Onboarding helps the executive more quickly adapt to the employer's culture, create rapport with his or her immediate team and find productive ways to achieve necessary goals. The Wall Street Journal reported that assimilation coaches are helping newly hired executives to manage the transition from the first day. "It's a result of the job market," says Bernadette Kenny, an executive vice president at Lee Hecht Harrison, an outplacement-counseling firm in Woodcliff Lake, NJ. "More organizations are making senior leadership changes and bringing in talent from the outside. So these people have to be effective as quickly as possible."

Some onboarding coaches begin to advise executives before they start their new role. They help the executive clarify expectations, develop an action plan and assess potential black holes. For most senior-level people, assimilation coaching is paid for by their employer and usually costs around $25,000.

Since the myth of individualism continues to drive most executives, they don't know that help is available to grow into a new job. They fail to realize that a coaching relationship would help them become productive quickly in their new positions.

Many executives fear that their subordinates will learn how inadequate they feel in their new jobs. Many are looking for help managing in today's faster, cheaper, better global economy. Although hiding vulnerabilities is hardly new, this concern has been exacerbated by a new fear of either becoming obsolete or technology-driven toast in a world of business transformation. "I've never seen businesspeople have to fake it more," says B. Joseph White, past business school dean and interim president of University of Michigan.

Today, new managers don't have to fake it when they have access to an executive or business coach who helps them achieve increased awareness, purpose, competencies and well being. Executive development and the creation of productive relationships start by achieving clarity. Clarity begins when the executive is directly connected to a coach.

Do you have the time and resources to invest in a coach?

The practical realities of your current situation may not allow for a coach. After all, a coach can be expensive -- anywhere from $200 an hour to over $12,000 a day -- and if your company isn't willing to pay for it, you may not want to bear the expense yourself. Click here for some personal coaching costs and monthly plan options. Click here for leadership books like, "You're in Charge--Now What?" to prepare you for your onboarding experience.

How do you know when you're ready to hire a coach?
Here is a list of questions to help you decide:

  • Do you know what it is you don't know?
  • Is there a gap between where you are and where you'd like to be?
  • Do you have clear professional goals?
  • Are you willing to focus on the present?
  • Are you interested in developing yourself?
  • Are you about to make a critical decision pertaining to your life or career?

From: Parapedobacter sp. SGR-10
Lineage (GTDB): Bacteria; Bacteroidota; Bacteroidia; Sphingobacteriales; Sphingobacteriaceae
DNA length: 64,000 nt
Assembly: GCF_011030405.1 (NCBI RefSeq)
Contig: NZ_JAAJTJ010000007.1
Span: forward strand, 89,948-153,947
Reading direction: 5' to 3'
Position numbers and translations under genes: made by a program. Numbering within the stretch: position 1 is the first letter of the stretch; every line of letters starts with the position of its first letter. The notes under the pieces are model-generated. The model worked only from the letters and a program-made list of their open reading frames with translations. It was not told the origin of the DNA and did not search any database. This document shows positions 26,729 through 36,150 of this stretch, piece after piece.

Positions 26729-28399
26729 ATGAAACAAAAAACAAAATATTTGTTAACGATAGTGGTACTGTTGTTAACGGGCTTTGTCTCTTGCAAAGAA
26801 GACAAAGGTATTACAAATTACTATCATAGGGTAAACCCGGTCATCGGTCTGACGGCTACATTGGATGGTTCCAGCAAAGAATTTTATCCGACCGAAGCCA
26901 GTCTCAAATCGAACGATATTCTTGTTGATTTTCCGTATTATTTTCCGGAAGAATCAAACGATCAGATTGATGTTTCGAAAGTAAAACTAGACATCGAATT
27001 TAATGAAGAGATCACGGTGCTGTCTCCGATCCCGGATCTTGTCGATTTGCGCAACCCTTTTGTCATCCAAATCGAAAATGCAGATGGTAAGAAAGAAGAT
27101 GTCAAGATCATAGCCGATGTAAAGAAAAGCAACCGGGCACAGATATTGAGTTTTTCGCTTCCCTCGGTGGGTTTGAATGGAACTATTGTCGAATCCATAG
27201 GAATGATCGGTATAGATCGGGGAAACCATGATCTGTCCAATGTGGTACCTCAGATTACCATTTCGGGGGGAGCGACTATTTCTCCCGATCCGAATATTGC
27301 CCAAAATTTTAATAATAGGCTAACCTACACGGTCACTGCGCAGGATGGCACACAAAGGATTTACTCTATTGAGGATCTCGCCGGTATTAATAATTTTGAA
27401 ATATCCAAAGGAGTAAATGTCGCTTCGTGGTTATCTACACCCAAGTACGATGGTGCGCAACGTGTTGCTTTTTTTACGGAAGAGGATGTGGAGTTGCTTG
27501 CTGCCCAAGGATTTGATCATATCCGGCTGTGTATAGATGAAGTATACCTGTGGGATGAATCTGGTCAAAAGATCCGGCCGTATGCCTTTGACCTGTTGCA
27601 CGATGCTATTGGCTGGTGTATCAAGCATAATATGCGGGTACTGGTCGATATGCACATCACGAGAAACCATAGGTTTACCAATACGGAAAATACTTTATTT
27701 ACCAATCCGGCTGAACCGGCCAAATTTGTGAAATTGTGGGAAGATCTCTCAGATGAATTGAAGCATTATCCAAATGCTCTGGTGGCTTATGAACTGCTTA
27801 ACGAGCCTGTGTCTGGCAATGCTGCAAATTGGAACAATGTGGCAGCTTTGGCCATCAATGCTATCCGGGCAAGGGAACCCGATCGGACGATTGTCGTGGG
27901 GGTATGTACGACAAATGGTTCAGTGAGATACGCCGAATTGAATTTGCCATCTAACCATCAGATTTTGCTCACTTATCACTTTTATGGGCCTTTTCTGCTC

• Are you ambitious?
  • Are you getting the message from those around you that you need to make some changes?
  • Are you willing to work extremely hard?
  • Do you have time and resources to invest in your future?

If the answer to most of these questions is "yes," then it's probably time to start seeking the services of a professional coach.

Executive Coaching Worries

Women and Leadership.

Of 462 executives who were asked, "What characteristics are needed to be an effective leader today?" 56 percent ranked ethical behavior as an important characteristic, followed by sound judgment (51%) and being adaptable/flexible (47%).

When asked, "What are the biggest challenges to implementing executive coaching in your organization?" 56 percent of 220 human resource professionals polled said the lack of HR inclusion in decisions was the biggest hurdle. Other responses included, time constraints due to business demands (39%), management unaware of coaching's value (20%) and a perception that coaching is punitive (8%).

If your employer hires an executive coach to polish your prowess should you celebrate or worry that you're considered damaged goods?

Executive coaches often are brought in to help a star player navigate a new role or advance faster inside a company. Other businesses, however, hire a coach to fix a manager's flaws, such as poor interpersonal skills.

Whatever the reason, be smart and maximize the career benefits of having a coach. Outright resistance or passive aggressiveness are bad ideas. Coaches cost a lot of money and using this personal development resource wisely is in your best interest. Getting an outside point of view can help you become clearer on who you are and what you need to do to get to where you want to be.

Sources: American Management Association, DBM. The Wall Street Journal

What interests you in becoming a more
effective leader?

Call 734.426.2000 (US Eastern Time Zone) or email for a free consultation regarding your leadership development. 

Click here for information on Coach John Agno. Click here to ask a question by email message. Click here for mentoring and coaching.

Learn more about John Agno, certified executive & business coach.